Researchers Douglas Gentile and Craig Anderson on Brown v. EMA Ruling

July 1, 2011 -

An article penned by Iowa State University researchers Douglas Gentile and Craig Anderson tells parents around the country that the Brown v. EMA ruling on Monday shouldn't lead them to believe that there is no evidence that violent videogames have no effect on children's behavior. On the contrary they say, the evidence was there, but the defeat came about because the law was unconstitutional.

While there is some talk about the harmful effects of games, Gentile and Anderson also extol the benefits of games as teaching tools. Before they get into  all that, they say one thing that is extraordinary, showing how much they really understand about how the ESRB and retailers deal with children who want to buy games meant for adult audiences:

"This is a victory for free speech in that children are afforded the freedom to buy any games without requiring their parents to know what they have purchased."

Of course children can't just waltz in to Best Buy, GameStop, or Walmart and buy an "M" rated game without proving their age with an I.D. Instead, the ruling says that the state can't put conditions and a legal impact on retailers. Despite the Supreme Court ruling, retailers and game publishers are still bound by the industry's ratings standard and there are penalties in place to deal with companies that don't disclose the type of content their games contain.

While Gentile and Anderson bend the truth on that front, they do talk at length about how research works in the scientific community; scientists tend not to agree on methodology and results from scientific studies:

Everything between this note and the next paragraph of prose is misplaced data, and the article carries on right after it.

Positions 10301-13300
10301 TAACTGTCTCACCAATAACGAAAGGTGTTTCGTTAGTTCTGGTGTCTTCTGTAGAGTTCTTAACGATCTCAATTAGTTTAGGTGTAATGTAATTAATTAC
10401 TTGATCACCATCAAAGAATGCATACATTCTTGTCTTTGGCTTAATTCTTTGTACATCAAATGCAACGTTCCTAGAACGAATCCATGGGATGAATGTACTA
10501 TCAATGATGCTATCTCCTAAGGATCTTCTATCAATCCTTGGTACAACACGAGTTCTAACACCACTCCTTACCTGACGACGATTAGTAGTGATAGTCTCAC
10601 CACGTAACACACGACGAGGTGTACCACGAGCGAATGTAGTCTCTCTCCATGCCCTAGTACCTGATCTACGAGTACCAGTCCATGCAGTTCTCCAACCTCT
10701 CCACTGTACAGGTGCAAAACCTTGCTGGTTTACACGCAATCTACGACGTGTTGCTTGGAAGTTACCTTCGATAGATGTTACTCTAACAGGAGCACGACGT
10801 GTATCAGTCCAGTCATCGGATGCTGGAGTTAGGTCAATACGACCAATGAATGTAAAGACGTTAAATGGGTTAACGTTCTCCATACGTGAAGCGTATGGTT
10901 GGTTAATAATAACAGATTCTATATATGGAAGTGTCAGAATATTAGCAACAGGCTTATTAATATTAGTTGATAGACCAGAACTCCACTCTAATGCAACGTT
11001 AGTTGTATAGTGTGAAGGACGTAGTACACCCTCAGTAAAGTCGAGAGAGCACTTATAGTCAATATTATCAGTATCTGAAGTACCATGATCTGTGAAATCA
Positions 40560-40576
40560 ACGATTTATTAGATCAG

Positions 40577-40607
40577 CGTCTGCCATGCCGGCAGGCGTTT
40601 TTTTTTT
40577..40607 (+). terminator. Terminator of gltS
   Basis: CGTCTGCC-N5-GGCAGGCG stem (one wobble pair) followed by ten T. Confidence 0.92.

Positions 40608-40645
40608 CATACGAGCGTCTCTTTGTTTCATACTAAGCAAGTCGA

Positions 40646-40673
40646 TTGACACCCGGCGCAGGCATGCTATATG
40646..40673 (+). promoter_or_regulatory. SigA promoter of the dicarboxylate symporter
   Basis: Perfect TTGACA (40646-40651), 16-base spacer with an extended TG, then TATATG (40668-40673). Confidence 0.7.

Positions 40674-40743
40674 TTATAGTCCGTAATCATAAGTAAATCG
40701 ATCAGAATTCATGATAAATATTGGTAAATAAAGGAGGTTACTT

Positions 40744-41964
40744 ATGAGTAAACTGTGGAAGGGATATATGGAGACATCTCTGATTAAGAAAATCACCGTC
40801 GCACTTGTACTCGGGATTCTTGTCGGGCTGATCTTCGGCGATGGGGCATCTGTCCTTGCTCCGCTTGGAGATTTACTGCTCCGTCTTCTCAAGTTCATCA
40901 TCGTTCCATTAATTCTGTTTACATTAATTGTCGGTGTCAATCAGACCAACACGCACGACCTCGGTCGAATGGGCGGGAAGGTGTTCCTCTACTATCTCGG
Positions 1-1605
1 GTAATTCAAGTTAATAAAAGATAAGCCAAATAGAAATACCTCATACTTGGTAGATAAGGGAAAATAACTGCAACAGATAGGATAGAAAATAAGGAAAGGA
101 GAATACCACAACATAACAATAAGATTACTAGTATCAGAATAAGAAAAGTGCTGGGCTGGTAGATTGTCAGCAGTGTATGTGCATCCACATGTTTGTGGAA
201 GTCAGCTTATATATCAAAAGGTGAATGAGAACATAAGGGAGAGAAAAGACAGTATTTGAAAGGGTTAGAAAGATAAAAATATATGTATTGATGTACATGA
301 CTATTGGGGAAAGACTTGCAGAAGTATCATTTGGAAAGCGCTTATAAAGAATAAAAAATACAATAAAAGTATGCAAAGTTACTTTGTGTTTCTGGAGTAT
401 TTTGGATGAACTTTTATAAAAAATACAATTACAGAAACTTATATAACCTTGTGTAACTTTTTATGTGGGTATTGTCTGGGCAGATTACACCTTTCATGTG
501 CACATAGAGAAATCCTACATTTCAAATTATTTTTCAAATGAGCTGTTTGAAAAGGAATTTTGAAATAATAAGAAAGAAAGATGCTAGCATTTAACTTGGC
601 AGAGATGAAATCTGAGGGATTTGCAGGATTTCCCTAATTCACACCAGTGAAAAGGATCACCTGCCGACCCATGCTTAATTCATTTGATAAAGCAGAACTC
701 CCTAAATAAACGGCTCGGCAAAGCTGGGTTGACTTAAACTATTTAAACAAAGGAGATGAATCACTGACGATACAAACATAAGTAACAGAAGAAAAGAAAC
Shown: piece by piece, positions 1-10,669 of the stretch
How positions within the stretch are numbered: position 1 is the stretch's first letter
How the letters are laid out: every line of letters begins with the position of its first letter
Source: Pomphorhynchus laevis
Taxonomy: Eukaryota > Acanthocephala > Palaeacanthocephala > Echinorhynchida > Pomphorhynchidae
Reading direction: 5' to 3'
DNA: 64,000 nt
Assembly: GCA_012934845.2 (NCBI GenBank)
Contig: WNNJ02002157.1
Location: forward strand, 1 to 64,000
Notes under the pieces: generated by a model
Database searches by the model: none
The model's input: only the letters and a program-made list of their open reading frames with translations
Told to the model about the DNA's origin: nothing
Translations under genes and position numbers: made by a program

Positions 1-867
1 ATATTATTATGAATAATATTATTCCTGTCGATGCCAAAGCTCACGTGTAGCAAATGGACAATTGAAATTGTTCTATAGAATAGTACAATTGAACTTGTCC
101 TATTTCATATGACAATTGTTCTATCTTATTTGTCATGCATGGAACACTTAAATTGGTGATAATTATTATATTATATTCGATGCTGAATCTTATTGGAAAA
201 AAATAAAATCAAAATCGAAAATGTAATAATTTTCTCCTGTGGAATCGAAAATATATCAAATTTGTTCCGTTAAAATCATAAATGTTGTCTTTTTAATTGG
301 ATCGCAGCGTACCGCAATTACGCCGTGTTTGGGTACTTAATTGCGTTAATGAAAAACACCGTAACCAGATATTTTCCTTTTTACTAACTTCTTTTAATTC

"Researchers differ about how large an effect violent games have, and how seriously to take it. But scientists love to disagree about these types of things. One of the best types of studies to resolve these arguments is called a meta-analysis, which is a study of studies. The most comprehensive meta-analysis of violent video games -- including more than 130 studies of more than 130,000 people -- found consistent evidence that violent games increase desensitization, aggressive thoughts, feelings, physiology, and behaviors, and decrease helpful behaviors. Even the few scientists who claim there is nothing to worry about find very similar results in their small-scale meta-analyses."

While the industry probably disagrees with much of what these researchers say, many can agree that  legislating controls on game sales isn't the only answer to whatever problems games might cause:

"What we are surprised about is how much time and energy we as a country keep spending on restricting access to games. This does not seem like a good use of resources. We have ignored other opportunities that are likely to be more fruitful, such as improving the media ratings to be more reliable and valid, and improving public education about why parents should use them. Although there are substantial problems with the existing media ratings, the research also shows that when parents use ratings regularly to help choose what games children may buy/play, they can be a powerful protective factor for children. Perhaps it is time to stop focusing on access restriction, and instead begin focusing on tools that could help parents make good choices concerning their children's media diet."

You can read the entire thing here.


Comments

Re: Researchers Douglas Gentile and Craig Anderson on Brown ...

shouldn't lead them to believe that there is no evidence that violent videogames have no effect on children's behavior

That would be a triple negative, James.

Seriously: PROOFREAD BEFORE YOU CLICK THE POST BUTTON.

Re: Researchers Douglas Gentile and Craig Anderson on Brown ...